I'm not paid to dodge.
The words kept ringing over and over again in Catherine's mind. Trowa remained a puzzle to her. He had shown no fear - not reacted at all - when the knife had lost its course. He had shown nothing else, either. Strapped to the knife thrower's board, his face had gone blank. Completely blank. Not a muscle moving, eyes gazing at a nothingness somewhere between them. Catherine had never experienced that before. Even the bravest shows some fear when risking pain and suffering - voluntarily. Not much, perhaps, and usually with any signs of fear kept well hidden, but the fear was there. Trowa had shown none. Catherine had lost her focus because of that, and the result could quickly have become fatal. She still wondered why Trowa didn't dodge the wayward knife. When attempting to apologize for the dangerous throw, she had confronted Trowa over this, but gotten no answers. Catherine had her suspicions however, but one of those very suspicions kept her from pushing the issue. If Trowa was tired of living, she could do nothing that might push him over the edge. She maintained that policy of silence for a few days, but every time she saw Trowa in a potentially dangerous situation - clearing the still-occupied animal cages, working high up among the big top's masts and ropes, rehearsing acrobatics, polishing knives - her heart pounded a bit faster, wondering if that might be the moment. Finally, she broke. Catherine decided to confront, rather than circumvent. When your target is silent and calm, one can only learn about the target through reactions to provocations of word or action.
Trowa was by the lion cage, tending to the aging animal inside. Catherine walked over to him slowly, waiting for Trowa to acknowledge her presence.
He turned, looked at here, waited for her to say something. She did not. For a few seconds the silence between them was all that was. The lion brought them out of the awkward silence, with a growl demanding attention and, in turn, food. Trowa threw in the designated piece of meat, returned to face Catherine's silence.
"Trowa, I..." She stopped. She didn't want to approach this too strongly. She started again. "Trowa, I've been wondering - is there anything bothering you? I mean, you're always so quiet, and you disappear for a while occasionally - where, or why, is none of my business, but it can't be anywhere that can make you happy. You're always so... so... glum, especially when you've just returned."
"There can be only so many happy clowns in the world," Trowa muttered, eyes now downward, expression without eminent emotion. Catherine sighed.
"There is something troubling you, isn't it? You've been even more depressed than usual since you came back this last time - what happened?"
Trowa did not answer. He didn't want to. He also knew Catherine wouldn't stop this interrogation until she had gotten an answer she deemed acceptable. Lying would be easy - to do, but not to live with. Trust. I must learn to trust again.
Catherine became impatient.
"Trowa, please, tell me. Whatever it is, I'm sure talking about it will make you feel better." There was still no answer. "Well? Are you going to tell me what happened, or do I have to find another way to get to the truth?" Ever so slowly, her words she broke through.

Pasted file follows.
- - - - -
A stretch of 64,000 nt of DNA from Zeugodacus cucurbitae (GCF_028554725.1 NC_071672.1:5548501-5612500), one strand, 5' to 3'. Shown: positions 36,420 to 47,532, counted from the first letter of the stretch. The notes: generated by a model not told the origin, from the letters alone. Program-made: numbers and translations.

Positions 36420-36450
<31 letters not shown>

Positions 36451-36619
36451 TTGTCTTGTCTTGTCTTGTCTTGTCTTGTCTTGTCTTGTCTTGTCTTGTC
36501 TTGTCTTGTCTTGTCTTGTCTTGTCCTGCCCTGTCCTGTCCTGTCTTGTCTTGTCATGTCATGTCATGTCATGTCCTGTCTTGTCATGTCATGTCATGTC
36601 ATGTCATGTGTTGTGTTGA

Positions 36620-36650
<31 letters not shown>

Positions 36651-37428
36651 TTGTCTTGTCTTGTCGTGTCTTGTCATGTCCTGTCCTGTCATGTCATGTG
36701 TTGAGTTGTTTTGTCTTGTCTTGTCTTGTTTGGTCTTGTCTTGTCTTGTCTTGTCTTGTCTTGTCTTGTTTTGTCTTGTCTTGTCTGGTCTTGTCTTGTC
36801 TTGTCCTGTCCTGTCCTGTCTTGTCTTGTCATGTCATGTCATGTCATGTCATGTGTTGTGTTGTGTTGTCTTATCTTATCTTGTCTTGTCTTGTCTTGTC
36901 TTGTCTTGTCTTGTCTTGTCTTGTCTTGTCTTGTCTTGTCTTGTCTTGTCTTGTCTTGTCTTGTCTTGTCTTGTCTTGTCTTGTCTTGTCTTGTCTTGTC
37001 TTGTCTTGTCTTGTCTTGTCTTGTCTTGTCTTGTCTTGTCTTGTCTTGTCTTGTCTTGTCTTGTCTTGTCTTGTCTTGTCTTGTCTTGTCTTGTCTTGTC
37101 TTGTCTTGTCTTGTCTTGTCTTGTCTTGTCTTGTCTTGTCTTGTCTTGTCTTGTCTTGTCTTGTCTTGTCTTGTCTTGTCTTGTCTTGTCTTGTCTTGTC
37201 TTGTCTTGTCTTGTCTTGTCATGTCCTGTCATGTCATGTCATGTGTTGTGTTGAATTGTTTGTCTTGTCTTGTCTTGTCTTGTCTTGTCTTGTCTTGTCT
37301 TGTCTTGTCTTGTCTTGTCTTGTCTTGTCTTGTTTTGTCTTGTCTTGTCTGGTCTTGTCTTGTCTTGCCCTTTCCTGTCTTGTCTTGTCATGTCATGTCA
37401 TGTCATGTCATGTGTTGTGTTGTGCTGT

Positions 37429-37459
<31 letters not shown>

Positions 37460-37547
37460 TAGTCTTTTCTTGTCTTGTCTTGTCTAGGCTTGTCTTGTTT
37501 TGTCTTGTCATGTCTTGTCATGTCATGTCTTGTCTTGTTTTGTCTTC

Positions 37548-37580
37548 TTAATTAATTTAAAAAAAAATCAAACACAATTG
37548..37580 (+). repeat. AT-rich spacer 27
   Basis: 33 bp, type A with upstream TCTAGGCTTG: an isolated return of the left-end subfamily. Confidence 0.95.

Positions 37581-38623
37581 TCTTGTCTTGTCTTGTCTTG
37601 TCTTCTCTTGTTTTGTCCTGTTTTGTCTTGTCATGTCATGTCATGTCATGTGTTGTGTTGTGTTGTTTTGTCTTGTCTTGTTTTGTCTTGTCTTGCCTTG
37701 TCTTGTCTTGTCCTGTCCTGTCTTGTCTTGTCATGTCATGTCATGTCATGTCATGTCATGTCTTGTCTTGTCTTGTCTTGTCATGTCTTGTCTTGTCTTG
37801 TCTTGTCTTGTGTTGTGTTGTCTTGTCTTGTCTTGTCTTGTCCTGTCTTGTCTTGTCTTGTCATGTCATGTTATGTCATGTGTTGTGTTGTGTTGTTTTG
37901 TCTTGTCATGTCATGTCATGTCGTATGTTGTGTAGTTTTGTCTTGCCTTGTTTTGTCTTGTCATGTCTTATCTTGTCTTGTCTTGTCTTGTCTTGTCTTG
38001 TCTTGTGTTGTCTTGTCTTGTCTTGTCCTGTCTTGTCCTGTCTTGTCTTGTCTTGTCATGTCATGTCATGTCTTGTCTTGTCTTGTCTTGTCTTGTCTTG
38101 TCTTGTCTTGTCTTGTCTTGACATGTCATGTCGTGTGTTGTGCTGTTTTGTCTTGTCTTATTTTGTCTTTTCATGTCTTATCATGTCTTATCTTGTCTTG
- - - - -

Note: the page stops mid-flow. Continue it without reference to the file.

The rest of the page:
"It wasn't a what," Trowa mumbled, barely audible. "It was a who."
Catherine looked surprised, but she was happy with her progress. Unlocking and peering into the vault that is another's mind can provide grand feelings of empowerment.
"You mean you've met someone? Who? What did that someone do or say to make you sad?"
"Nothing. I made myself depressed."
"Why would you do that - how did you do that?"
"I left. I should have stayed."
"Are you saying someone scared you away for some reason? That doesn't sound like the Trowa I know." He looked up, eyes tinted, no longer empty.
"Not scare - terrify. ...but also delight."
Seeing those emerald eyes glaze over, Catherine began to understand what had happened. She had seen that lost look on others many times before. While embracing him in a light hug, she said "Oh, Trowa. I thought you were about to... but you weren't - you're just a bit lovesick, aren't you? Who's the lucky girl?"
"It's not a girl."
"...but the 'diagnosis' is correct."
"Oh. Well, you shouldn't feel sad over something like that, Trowa. Life has a funny way of sorting out matters of the heart."
"Not if you work against it."
"Wrong - especially when you work against it. Trowa, whatever happened, it's over now. You can't undo or relive the past. Only live in the present, and plan for the future. Before you know it, you'll meet that girl-"
"Whatever - guy again. Does he like you?"
"I don't know. Every time he gets close, I almost panic." Catherine smiled.
"I think I know why - he gets past your defenses, doesn't he? Makes you want to say things you've never told anyone else? Don't get me wrong, Trowa, you're a nice guy, but you're just too quiet for your own good. I think it would do you good to open up a bit to people - you've done well enough with me, now."
"I don't risk losing anything with you." She laughed, but not in mockery.
"Don't let that stop you, Trowa. Even if you do lose something, think of the things you could gain."
She knew he did. His eyes glazed over again, lost in daydreams for but a few fleeting moments. She turned to walk away, satisfied with the answers given.
"Trowa, you can always come to me should you need someone to talk to. We're a big, happy family here at the circus, you know."